Romantic love may be associated with youth, but what happens to those of us who find ourselves searching for it in our fifth and sixth-plus decades? A (married) female friend of mine says what would scare her most about being single now would be undressing in front of a new man. "At this point," she explains resignedly, "I just aspire to look good in clothes."
But when Date Lab sent me the profile of a 63-year-old retiree named Willie Best, along with a selection of similarly aged potential dates, I was excited by the challenge of “autumn” matchmaking.
Willie is a handsome, fit former city manager, who seemed open to new desires and adventures. I matched him with Carolyn Conyers, a dynamic 60-year-old policy adviser for the federal government who runs a small jewelry business on the side. As her profile noted, Carolyn is typically mistaken for a woman 20 years younger. She submitted photos of herself in figure-hugging outfits with toned bare arms. Carolyn said she was looking for a man “comfortable in his skin, financially established, adventurous; and not bad on the eyes.”
Both she and Willie have been married before and have grown children (two daughters in Willie’s case; four in Carolyn’s, as well as 12 grandchildren). I could foresee only one potential negative for each. Willie lives in Chapel Hill, N.C., so right off the bat we’re looking at a long-distance relationship. (He insisted that driving a few hours was not a problem.) Meanwhile, Carolyn had been married four times — which might scare away a potential suitor looking for commitment.
We sent them to Chart House, a popular seafood restaurant in Alexandria overlooking the Potomac. It was a warm October evening. Carolyn arrived first and waited outside. Willie pulled up 15 minutes late in his Mercedes SUV.
“She was attractive. In a red dress. Short natural hair in dreads. She looked fit,” Willie said.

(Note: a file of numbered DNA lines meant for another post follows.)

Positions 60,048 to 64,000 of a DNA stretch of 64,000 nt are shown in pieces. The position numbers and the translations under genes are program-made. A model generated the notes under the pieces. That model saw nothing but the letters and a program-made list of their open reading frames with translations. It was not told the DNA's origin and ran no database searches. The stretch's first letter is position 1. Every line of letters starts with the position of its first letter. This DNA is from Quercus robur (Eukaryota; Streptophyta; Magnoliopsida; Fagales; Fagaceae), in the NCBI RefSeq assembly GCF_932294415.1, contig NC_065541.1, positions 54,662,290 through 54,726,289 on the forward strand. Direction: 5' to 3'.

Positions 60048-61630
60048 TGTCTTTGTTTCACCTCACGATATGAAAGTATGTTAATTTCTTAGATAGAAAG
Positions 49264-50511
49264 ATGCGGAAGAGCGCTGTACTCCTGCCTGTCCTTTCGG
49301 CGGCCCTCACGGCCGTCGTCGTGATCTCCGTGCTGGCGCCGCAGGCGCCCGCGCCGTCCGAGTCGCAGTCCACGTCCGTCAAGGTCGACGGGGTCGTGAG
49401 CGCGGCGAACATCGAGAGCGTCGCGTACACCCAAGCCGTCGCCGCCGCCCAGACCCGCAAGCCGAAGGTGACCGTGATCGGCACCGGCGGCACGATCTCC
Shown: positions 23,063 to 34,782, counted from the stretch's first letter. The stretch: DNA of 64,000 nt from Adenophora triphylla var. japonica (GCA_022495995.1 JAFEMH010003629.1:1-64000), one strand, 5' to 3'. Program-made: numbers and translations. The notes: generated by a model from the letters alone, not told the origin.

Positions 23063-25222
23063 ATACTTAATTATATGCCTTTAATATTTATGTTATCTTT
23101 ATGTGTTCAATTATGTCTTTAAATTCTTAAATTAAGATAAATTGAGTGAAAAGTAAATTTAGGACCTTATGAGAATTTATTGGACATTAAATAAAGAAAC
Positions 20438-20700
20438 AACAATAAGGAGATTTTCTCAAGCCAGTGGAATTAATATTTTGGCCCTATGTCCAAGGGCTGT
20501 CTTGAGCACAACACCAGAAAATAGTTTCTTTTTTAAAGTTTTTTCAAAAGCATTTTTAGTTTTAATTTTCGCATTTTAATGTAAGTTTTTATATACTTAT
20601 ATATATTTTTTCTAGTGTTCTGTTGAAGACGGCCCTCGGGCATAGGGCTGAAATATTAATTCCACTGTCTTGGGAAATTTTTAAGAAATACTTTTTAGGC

Carolyn, accustomed to the attentions of younger men, was taken aback by Willie’s aged appearance. But she told me she was determined to keep an open mind.
The two went inside and took a table upstairs where it was quieter. Both ordered the shrimp stuffed with crabmeat. Willie ordered a gin and tonic, something he usually doesn’t drink. In fact he rarely drinks, he explained afterward, but he needed something to relax him. Carolyn doesn’t drink alcohol.
Despite Carolyn’s initial hesitations, the couple had so much to talk about that the date spilled downstairs after dinner to the bar, where the two basically closed the joint. “We talked about life, marriage, her kids and my kids, her grandchildren,” Willie said.
Carolyn agreed they’d had a “nice conversation” but said she was thrown when she learned he lived in North Carolina. “When you need a hug at the end of the day,” she said, “that person’s just not going to be there.”
When I asked Willie if there was anything that bothered him about Carolyn, the fact of her multiple marriages immediately came up, followed by her statement, over dinner, that she’d like to marry again. “I’m more of a conservative, Southern kind of guy. My parents have been married 50 years. I never expected to be divorced,” he said. But he didn’t raise his concerns about the marriages with her. “Not my business,” he said.
In the end, however, it wasn’t distance or Carolyn’s marital history that was the insurmountable problem. It was Willie’s preoccupation with his ex-wife from his second marriage, which ended six years ago. After she walked out of their marriage, they continued to meet up occasionally, and talk as often as twice a day on the phone until a few months ago, when she admitted that she’d remarried in 2015. “I’d hoped we might get back together,” Willie allowed.
“I don’t even know why he’s dating right now,” observed Carolyn. “You can’t have a relationship when you are experiencing that kind of heartbreak.”
Since Carolyn ended her last major relationship in 2004, she says she’s “okay with being single.” That’s not a philosophy she felt Willie was ready to share, though.
After they left the restaurant, Willie dropped Carolyn at her car. Contact information was exchanged but nothing else. “That’s okay,” Carolyn said. “I hope Willie gets to where he needs to be. He’s a nice person.”
Willie: 4 [out of 5].
Some texting, but no second date.
Danielle Crittenden is the co-host and executive producer of the “Femsplainers” podcast on the Entertainment One network.